by gdanjo on Tue Jun 01, 2004 at 09:13:47 PM EST

Well, under the legal system of the US, that is how it works with the music, but not with the car - there you are forbidden separately to use the same design because of design patents.
The mechanics of enforcement are irrelevant. The part of the car that I own is protected from other people stealing it; the part of the car that Ford owns is protected from other companies stealing it.

The part of the song that you (consumer) own is protected from other people stealing it (copying and/or removing it, via anti-hacking laws); the part of the song that the creator/IP rights holder owns is protected from other people exploioting it.

Where's the diff?

However, in both cases, the IP is or will be impossible to really enforce, and so doesn't really exist. [...]
Ah, so you're a realist. Now things make sense.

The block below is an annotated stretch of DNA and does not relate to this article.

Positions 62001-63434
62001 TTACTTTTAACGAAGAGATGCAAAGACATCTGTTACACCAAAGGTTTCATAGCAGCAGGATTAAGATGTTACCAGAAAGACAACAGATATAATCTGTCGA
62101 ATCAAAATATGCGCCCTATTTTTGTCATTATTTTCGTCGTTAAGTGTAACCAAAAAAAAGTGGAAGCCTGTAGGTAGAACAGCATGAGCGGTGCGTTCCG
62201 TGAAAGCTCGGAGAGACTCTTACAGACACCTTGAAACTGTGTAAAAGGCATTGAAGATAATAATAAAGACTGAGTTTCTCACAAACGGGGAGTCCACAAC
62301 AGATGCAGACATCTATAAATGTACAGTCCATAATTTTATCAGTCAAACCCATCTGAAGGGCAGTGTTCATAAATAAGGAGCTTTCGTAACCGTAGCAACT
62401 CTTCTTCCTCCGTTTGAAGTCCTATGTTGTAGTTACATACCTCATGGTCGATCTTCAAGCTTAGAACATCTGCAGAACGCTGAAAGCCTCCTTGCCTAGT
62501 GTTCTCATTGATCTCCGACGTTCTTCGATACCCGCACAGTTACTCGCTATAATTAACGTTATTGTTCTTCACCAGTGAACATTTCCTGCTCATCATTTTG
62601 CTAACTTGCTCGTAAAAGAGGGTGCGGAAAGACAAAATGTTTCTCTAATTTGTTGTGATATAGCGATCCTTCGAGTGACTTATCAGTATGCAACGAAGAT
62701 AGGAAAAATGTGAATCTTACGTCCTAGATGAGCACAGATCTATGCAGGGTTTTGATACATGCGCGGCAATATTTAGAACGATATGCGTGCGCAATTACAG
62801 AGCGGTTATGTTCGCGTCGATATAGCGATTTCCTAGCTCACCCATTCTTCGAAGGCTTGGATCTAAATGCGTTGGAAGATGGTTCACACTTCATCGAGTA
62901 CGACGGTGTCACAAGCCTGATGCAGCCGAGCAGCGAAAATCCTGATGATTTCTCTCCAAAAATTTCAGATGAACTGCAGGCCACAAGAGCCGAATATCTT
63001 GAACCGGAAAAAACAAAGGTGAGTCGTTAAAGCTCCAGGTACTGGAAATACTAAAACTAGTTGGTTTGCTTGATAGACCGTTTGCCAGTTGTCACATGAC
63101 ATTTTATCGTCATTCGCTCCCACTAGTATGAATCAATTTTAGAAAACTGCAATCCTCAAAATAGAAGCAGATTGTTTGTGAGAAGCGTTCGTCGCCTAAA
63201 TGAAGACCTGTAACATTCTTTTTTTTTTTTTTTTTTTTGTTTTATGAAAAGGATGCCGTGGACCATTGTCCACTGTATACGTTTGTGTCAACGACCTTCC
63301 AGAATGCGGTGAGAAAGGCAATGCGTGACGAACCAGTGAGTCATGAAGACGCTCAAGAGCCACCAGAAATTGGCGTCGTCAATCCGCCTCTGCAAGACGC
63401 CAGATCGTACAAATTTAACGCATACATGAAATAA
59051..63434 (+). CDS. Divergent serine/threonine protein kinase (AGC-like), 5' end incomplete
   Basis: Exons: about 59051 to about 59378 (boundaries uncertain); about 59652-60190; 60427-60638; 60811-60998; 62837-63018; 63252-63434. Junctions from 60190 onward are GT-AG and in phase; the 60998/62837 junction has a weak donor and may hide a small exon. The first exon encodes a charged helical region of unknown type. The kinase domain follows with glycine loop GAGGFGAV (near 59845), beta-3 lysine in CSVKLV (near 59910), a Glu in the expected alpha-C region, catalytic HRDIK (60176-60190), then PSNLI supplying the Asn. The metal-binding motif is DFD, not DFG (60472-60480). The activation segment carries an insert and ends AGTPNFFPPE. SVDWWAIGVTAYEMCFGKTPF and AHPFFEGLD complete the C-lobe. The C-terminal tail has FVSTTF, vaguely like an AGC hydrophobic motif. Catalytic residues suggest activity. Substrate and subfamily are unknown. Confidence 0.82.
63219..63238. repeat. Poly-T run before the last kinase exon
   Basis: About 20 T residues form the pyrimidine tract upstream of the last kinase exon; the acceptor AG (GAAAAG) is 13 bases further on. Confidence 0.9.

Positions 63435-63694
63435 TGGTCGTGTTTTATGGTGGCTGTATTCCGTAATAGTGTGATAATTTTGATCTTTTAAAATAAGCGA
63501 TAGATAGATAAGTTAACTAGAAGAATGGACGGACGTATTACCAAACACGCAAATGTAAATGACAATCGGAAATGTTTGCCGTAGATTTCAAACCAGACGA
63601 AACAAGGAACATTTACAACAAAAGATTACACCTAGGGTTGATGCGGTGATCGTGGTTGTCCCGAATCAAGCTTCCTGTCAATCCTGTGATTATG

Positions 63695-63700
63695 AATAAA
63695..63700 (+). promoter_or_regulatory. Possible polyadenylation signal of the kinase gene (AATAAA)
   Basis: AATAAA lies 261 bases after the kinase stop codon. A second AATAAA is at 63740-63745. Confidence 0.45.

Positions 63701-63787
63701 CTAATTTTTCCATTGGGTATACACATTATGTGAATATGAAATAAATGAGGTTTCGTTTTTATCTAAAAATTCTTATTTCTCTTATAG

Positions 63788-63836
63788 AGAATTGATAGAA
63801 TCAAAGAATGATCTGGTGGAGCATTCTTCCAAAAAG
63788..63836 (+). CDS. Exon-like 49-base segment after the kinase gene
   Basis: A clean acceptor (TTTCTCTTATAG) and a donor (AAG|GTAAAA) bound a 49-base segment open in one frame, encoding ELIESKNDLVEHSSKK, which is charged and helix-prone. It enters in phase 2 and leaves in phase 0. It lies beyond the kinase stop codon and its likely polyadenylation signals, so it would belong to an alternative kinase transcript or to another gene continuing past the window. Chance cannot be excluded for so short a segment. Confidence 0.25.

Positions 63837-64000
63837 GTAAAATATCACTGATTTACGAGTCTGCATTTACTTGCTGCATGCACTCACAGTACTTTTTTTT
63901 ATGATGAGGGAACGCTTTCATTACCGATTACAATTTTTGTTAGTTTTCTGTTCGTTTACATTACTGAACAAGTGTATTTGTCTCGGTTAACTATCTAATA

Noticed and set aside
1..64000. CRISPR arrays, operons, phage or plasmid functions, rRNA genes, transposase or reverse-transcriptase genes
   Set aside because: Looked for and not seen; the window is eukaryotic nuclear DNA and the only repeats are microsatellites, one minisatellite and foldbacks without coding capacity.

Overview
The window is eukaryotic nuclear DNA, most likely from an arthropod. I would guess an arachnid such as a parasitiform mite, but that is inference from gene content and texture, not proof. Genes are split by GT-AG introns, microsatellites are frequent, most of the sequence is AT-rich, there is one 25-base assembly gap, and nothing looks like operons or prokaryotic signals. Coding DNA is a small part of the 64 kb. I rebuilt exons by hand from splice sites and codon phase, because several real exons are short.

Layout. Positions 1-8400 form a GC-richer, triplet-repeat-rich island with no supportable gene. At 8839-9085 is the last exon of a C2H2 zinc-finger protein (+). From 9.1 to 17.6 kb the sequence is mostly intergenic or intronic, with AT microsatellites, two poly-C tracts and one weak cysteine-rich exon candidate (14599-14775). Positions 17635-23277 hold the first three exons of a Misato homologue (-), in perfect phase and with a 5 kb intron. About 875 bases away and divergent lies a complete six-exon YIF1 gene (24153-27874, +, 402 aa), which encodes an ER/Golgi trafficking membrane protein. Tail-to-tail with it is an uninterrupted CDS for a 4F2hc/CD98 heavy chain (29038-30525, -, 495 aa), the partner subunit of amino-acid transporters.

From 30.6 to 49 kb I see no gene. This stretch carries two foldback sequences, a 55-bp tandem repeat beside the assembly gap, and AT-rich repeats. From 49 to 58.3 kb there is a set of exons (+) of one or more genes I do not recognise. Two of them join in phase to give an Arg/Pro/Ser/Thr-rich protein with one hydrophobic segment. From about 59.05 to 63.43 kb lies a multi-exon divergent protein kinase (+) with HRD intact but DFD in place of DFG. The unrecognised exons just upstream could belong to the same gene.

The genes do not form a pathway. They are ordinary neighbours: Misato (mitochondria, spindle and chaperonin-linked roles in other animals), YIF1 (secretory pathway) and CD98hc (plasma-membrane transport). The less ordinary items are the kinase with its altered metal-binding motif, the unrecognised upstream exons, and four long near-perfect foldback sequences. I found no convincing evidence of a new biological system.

There only thing that counts is what the buyer actually gets. And whether or not they legally own it, they do control it, and so they own it in a practical sense. We are inevitably getting to where the legal part doesn't matter, and I'd say it won't be so bad.
Absolute bullshit. Civilisation is based around principles not practicles. Law is defined not by what you can physically defend - that's the rules of the jungle. Law is there to protect the weak (in this case, the artist is the "weak" because they have little direct control of their work, and the geek is "strong" because they have the means to copy/distribute/crack anything the artists creates).